These exercises are designed for teenagers

Anger is a feeling, not a behaviour

Breathe deeply through your nose, feeling your stomach go out rather than just your chest. Repeat five times to yourself  "Cool down - keep calm" and concentrate on the words and be aware of your body calming. You need to practise this until you don't need the words but just the feeling of calming yourself.

Think positively
Tell yourself that your thoughts may be wrong - that person is really annoying you but you may be over-reacting and getting things out of all proportion.

Try to solve the problem in a different way. Why are you so angry? Do you need to be? Is there another way to handle this? You will be the one left to deal with what happens after your anger - your bad feelings about yourself and other people's anger and disappointment.

When you are angry, you can get the wrong end of the stick. Slow down and think carefully about what you want to say. Listen carefully to what the other person is saying. Write it down in a letter if you canít talk about it without getting really angry.

Manage stress
Make sure you give yourself time to think about why you get so angry and whether it was worth it. Manage your stress and anger levels by:

  • Listening to music or watching TV that isn't violent or emotional, just soaps or fun shows
  • Writing down what you feel. Teenagers always feel stupid writing down their feelings but it's a really good way to see your thoughts written down and you may surprise yourself with how truthful you can be on paper. If you are worried about anyone finding it, destroy the paper afterwards - it's the writing down that helps you deal with it so you donít really need to keep it.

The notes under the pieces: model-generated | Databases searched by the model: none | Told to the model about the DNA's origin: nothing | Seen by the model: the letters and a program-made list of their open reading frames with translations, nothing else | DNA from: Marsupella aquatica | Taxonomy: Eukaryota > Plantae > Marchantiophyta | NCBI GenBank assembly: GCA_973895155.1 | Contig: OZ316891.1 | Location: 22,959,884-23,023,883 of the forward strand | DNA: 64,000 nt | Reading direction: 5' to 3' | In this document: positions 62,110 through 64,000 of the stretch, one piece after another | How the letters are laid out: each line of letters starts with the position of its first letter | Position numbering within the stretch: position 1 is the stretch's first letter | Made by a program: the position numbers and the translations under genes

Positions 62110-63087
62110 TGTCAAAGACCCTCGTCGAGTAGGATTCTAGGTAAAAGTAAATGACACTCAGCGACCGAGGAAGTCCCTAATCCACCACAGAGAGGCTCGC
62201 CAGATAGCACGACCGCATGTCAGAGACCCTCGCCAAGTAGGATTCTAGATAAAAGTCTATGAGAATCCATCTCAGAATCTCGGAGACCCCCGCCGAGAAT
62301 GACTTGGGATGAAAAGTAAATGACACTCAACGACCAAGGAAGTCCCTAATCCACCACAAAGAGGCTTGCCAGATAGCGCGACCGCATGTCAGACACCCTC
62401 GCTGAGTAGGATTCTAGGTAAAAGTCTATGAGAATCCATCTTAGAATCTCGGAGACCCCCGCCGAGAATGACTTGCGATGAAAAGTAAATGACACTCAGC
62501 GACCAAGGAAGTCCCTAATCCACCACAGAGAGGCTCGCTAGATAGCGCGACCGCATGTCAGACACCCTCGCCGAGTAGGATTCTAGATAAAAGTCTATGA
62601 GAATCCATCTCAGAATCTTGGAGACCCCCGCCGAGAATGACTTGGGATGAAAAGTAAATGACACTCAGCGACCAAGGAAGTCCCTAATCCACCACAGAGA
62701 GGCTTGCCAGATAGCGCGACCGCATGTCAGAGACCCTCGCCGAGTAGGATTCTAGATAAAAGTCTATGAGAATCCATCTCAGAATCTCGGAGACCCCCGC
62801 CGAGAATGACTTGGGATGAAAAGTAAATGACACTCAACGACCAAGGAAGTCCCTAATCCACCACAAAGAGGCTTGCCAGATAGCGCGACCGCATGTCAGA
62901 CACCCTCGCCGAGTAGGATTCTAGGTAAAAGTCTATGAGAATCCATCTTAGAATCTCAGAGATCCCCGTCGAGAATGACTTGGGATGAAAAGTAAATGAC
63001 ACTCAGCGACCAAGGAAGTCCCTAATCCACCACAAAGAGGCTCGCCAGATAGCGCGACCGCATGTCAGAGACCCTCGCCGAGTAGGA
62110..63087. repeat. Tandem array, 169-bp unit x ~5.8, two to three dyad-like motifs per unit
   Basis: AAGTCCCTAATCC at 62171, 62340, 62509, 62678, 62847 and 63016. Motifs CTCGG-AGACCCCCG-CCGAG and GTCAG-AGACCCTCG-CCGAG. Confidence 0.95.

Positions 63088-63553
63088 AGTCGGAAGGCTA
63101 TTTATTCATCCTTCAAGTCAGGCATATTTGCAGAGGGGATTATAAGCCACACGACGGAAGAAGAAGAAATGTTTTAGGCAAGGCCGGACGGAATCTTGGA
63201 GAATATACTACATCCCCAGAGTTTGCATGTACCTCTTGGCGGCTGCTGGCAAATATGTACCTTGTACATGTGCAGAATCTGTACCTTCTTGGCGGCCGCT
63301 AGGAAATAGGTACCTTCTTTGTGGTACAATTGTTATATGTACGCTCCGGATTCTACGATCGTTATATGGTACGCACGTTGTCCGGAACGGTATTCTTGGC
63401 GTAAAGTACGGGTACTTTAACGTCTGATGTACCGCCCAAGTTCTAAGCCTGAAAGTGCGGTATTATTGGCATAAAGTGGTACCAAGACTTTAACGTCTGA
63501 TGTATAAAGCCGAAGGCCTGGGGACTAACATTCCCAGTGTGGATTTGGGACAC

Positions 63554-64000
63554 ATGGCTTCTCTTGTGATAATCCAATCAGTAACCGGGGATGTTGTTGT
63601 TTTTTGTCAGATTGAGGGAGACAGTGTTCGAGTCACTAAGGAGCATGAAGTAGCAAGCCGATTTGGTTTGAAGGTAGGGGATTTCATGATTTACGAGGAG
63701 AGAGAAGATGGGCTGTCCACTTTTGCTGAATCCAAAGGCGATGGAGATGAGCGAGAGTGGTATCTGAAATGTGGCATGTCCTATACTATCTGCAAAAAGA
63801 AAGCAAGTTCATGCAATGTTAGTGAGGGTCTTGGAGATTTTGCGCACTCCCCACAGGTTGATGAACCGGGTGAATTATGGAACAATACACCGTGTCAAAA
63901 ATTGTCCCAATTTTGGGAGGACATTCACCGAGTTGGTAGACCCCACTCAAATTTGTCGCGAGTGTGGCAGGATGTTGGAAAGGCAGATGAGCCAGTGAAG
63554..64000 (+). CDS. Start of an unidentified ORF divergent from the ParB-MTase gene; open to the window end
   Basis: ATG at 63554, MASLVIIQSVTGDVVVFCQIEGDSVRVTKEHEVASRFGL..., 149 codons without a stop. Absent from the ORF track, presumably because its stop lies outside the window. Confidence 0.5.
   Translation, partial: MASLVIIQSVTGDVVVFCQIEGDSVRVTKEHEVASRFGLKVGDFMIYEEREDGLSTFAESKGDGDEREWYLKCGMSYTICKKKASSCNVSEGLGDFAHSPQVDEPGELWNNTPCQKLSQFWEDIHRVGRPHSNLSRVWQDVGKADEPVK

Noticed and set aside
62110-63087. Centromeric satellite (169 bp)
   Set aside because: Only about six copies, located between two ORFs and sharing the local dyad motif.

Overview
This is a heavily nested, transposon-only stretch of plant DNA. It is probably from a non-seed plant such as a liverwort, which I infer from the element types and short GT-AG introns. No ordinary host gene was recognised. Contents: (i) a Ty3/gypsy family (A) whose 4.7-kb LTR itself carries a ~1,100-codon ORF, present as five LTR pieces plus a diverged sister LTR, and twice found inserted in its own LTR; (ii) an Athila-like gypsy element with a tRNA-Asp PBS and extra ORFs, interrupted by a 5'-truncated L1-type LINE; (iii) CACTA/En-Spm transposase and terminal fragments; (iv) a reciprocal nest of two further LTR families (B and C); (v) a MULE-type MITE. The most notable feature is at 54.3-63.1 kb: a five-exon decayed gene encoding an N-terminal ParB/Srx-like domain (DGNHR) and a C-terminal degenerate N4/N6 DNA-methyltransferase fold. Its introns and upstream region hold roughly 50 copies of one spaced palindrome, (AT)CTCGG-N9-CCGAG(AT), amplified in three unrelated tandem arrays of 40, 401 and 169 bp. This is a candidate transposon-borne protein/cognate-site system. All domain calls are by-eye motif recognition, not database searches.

• Take lots of exercise Ė a sport or something physical that helps get your aggression out and not onto other people. It may just be kicking a football around or running.
  • Talk about your feelings with someone you trust. This could be a parent or a friend - it could even be your cat or dog or old teddy bear - the important thing is to practise talking about your feelings. Think of those bad feelings as dangerous - if you bring them out into the daylight, they look insignificant and can be dealt with but they get bigger and more unmanageable if they are hidden and fed with more anger until they are huge.
  • Maybe you should change who you hang around with? If your friends are angry frequently and/or make you angry, consider making some new ones who may help your self-confidence and well-being.

Get off the roundabout
There are many reasons why you feel angry and hostile and the worst of it is that the more angry and aggressively you behave, the more you will hate yourself and so it goes on and on, round and round, worse and worse until you even frighten yourself and end up feeling that everyone hates you. How do you stop that?

Test how real your ideas are. If your parents have split up, young people often feel it's their fault, especially if they have been behaving badly before it happens because they have been reacting to the atmosphere in the house. If one parent has left, it's really hard to understand how they could have done that if they really loved you. Maybe you feel you aren't good enough to be loved otherwise, wouldn't they have stayed? Or maybe you feel it's just so unfair and you weren't even asked or told about it, it just happened - doesn't anyone understand how YOU feel?